Michigan Radio News

NPR News

« Essay: The Grinch and Lansing - 12.18.09 | Main | Essay: Upper Peninsula, Under Covers - 12.22.09 »

December 21, 2009


Feed You can follow this conversation by subscribing to the comment feed for this post.

I suppose that when you become a "Political Analyst" you no longer need to write stuff that is, uh, actually verifiable. Whatever you write, true or not, is covered as "analysis." Like this bland statement from Jack Lessenberry, in reference to the Detroit automakers' request for a federal bailout:

"Several Republican senators from the south vowed not to give them a cent."

It is an untrue assertion, at least in any meaningful way. I can't think of any Republican Senator who could now be found to say, "Yes; I vowed not to give any of the Detroit automakers a cent." The two leading Republican voices on the automakers' financial crisis of 2008 were Senators Richard Shelby of Alabama and Bob Corker of Tennessee. Neither Shelby or Corker ever "vowed" not to give any of the Detroit automakers "a cent." It is true that both Corker and Shelby asked hard questions of Detroit's auto corporations. But only because the Senators accepted as a matter of general principal that something had to be done, and some federal support had to be provided, and it was only a matter of what the terms might be. Corker spent days talking to the automakers and the unions. Corker came to the 2009 auto show in Detroit, in the depths of the crisis. Senator Shelby was made a regional hate-object for his earlier suggestion, in the fall of 2008, that just maybe, GM would have to go through some kind of federally-supported pre-pack bankruptcy. People thought it impossible, intolerable, to suggest anything so inconcievable as a GM bankruptcy!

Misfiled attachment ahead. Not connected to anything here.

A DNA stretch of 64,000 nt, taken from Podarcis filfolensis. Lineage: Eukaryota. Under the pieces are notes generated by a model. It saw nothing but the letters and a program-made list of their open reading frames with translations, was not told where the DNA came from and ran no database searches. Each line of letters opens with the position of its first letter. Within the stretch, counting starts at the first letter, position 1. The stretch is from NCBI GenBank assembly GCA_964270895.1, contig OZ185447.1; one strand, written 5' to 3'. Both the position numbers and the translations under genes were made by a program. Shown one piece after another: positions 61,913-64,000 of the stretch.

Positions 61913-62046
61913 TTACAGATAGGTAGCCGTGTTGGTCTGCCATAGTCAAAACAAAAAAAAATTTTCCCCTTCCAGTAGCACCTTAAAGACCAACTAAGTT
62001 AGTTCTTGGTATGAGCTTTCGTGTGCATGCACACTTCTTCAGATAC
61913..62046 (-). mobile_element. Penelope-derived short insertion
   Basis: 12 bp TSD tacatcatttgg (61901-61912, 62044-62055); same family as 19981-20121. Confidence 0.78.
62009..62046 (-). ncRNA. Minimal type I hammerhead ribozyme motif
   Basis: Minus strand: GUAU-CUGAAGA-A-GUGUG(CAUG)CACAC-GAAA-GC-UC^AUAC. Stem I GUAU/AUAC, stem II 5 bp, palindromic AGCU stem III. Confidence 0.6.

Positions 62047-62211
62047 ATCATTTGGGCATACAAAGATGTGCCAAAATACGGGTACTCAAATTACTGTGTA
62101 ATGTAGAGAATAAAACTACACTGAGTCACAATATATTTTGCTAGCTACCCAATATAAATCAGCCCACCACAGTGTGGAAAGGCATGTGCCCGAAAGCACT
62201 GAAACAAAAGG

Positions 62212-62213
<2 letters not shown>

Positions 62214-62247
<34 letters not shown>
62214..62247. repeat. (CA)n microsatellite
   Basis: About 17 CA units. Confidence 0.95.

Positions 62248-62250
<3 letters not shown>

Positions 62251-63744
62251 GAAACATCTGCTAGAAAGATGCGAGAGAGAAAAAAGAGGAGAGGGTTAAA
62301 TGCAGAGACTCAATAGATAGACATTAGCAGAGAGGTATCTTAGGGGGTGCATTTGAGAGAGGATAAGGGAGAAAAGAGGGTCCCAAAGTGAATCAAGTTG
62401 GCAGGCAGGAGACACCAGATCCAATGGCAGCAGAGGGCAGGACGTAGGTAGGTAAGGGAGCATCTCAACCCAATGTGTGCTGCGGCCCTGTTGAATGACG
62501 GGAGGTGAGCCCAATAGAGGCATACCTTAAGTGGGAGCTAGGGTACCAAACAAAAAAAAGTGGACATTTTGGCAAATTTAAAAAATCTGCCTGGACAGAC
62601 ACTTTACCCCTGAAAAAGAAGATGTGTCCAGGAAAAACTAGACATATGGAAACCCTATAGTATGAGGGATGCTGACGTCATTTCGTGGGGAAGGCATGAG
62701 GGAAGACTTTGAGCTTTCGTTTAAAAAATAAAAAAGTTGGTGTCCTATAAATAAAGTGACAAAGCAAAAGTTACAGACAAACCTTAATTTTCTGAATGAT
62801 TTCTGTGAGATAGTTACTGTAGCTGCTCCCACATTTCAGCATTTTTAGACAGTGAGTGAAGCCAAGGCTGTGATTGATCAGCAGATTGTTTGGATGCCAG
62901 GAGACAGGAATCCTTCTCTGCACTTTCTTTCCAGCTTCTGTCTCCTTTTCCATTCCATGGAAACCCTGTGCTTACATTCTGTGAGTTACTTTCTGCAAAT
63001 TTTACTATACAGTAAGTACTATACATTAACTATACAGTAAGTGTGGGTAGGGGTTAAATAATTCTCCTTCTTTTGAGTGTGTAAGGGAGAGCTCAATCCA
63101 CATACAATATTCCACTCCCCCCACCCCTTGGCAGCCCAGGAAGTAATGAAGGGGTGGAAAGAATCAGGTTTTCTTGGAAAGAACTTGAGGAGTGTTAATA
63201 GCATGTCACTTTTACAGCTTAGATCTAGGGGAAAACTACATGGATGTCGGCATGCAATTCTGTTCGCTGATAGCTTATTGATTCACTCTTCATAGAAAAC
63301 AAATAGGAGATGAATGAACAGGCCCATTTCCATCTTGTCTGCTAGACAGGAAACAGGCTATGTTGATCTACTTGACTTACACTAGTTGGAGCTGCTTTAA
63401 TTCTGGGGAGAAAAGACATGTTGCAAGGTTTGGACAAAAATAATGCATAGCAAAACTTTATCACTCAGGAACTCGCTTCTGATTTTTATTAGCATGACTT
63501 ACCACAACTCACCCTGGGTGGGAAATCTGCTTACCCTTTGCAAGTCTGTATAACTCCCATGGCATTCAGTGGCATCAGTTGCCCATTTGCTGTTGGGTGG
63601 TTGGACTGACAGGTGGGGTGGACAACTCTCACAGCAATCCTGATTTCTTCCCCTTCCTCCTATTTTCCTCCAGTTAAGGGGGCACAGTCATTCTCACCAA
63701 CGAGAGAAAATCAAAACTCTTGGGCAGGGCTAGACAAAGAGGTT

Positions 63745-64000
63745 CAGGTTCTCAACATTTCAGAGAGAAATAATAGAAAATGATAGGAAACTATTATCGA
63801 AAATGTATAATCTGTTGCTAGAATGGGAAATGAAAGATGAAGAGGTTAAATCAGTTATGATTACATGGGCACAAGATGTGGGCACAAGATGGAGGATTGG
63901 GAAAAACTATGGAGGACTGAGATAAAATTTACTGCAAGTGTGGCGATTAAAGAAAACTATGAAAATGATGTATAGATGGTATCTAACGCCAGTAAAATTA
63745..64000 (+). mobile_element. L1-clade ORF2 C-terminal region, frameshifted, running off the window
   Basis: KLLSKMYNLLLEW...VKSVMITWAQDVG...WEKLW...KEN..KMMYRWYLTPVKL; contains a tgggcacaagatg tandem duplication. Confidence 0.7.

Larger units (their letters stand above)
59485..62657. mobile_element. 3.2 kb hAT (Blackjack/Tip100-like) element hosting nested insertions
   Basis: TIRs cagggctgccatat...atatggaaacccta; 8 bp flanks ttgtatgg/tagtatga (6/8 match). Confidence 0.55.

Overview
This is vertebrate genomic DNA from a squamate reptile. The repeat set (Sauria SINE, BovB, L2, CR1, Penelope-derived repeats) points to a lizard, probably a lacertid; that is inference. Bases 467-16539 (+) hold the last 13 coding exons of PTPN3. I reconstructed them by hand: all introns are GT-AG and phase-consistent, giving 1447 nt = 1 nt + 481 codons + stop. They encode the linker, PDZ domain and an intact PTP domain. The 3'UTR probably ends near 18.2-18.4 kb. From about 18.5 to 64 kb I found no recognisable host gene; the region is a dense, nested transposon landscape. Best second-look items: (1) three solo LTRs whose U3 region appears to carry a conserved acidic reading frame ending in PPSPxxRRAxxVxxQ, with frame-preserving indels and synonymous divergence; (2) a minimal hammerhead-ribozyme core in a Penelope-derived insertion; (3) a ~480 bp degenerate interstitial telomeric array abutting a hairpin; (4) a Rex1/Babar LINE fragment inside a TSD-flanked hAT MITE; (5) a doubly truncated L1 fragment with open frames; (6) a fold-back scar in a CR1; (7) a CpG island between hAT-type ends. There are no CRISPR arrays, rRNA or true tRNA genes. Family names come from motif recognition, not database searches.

Guess. What. Happened.

One of the really hard, basic questions back in 2008 was how it was that Detroit would expect a bailout from Washington in order to support UAW wages and benefit costs that were historically so much higher than wages and costs for auto assembly operations in the southern Senators' home states. And with UAW work rules that would be seen as neanderthal in any 21st century company. It was, and still is, a good question.

Just last week in Slate.com, there was a very interesting analysis of the question. I don't subscribe to everything in the article, but it sure is an eye-opener on the subject of more nimble companies in southern states which are unencumbered by UAW work rules:


Moreover, on that subject of Detroit unions, there is this, from the Wall Street Journal of just two days ago -- an interview with Mayor Dave Bing that is, I think, unlike anything that either of the two Detroit newspapers have done:


The comments to this entry are closed.

A Production of

***UPDATE 9/2/09: Read the user agreement, effective immediately.***

The Podcast


April 2011

Sun Mon Tue Wed Thu Fri Sat
          1 2
3 4 5 6 7 8 9
10 11 12 13 14 15 16
17 18 19 20 21 22 23
24 25 26 27 28 29 30